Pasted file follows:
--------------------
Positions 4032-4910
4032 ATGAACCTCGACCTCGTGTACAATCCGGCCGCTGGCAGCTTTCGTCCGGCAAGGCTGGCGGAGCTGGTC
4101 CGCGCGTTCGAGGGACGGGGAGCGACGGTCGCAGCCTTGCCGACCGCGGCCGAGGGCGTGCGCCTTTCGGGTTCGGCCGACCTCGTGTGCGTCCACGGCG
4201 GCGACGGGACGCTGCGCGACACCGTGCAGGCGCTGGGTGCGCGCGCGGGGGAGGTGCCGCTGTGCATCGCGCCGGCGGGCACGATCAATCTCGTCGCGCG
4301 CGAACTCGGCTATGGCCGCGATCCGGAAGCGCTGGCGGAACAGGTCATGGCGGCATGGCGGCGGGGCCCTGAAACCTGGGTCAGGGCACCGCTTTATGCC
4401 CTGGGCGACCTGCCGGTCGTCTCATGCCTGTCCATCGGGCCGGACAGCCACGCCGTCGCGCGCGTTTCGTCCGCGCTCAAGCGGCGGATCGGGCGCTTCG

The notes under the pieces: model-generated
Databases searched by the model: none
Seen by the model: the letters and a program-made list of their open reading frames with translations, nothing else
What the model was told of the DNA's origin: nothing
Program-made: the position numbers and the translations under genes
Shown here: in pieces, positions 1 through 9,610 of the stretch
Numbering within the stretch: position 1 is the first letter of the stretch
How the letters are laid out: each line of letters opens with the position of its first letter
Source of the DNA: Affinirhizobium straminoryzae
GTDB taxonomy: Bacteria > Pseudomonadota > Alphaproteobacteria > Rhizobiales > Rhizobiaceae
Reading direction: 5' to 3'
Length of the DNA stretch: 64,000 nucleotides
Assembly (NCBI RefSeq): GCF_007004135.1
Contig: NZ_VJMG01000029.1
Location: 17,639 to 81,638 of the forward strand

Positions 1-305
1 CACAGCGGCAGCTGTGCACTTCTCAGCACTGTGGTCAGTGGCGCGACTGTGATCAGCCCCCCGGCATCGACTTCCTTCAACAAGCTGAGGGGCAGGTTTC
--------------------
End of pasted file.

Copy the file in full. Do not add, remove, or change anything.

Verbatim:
Positions 4032-4910
4032 ATGAACCTCGACCTCGTGTACAATCCGGCCGCTGGCAGCTTTCGTCCGGCAAGGCTGGCGGAGCTGGTC
4101 CGCGCGTTCGAGGGACGGGGAGCGACGGTCGCAGCCTTGCCGACCGCGGCCGAGGGCGTGCGCCTTTCGGGTTCGGCCGACCTCGTGTGCGTCCACGGCG
4201 GCGACGGGACGCTGCGCGACACCGTGCAGGCGCTGGGTGCGCGCGCGGGGGAGGTGCCGCTGTGCATCGCGCCGGCGGGCACGATCAATCTCGTCGCGCG
4301 CGAACTCGGCTATGGCCGCGATCCGGAAGCGCTGGCGGAACAGGTCATGGCGGCATGGCGGCGGGGCCCTGAAACCTGGGTCAGGGCACCGCTTTATGCC
4401 CTGGGCGACCTGCCGGTCGTCTCATGCCTGTCCATCGGGCCGGACAGCCACGCCGTCGCGCGCGTTTCGTCCGCGCTCAAGCGGCGGATCGGGCGCTTCG

The notes under the pieces: model-generated
Databases searched by the model: none
Seen by the model: the letters and a program-made list of their open reading frames with translations, nothing else
What the model was told of the DNA's origin: nothing
Program-made: the position numbers and the translations under genes
Shown here: in pieces, positions 1 through 9,610 of the stretch
Numbering within the stretch: position 1 is the first letter of the stretch
How the letters are laid out: each line of letters opens with the position of its first letter
Source of the DNA: Affinirhizobium straminoryzae
GTDB taxonomy: Bacteria > Pseudomonadota > Alphaproteobacteria > Rhizobiales > Rhizobiaceae
Reading direction: 5' to 3'
Length of the DNA stretch: 64,000 nucleotides
Assembly (NCBI RefSeq): GCF_007004135.1
Contig: NZ_VJMG01000029.1
Location: 17,639 to 81,638 of the forward strand

Positions 1-305
1 CACAGCGGCAGCTGTGCACTTCTCAGCACTGTGGTCAGTGGCGCGACTGTGATCAGCCCCCCGGCATCGACTTCCTTCAACAAGCTGAGGGGCAGGTTTC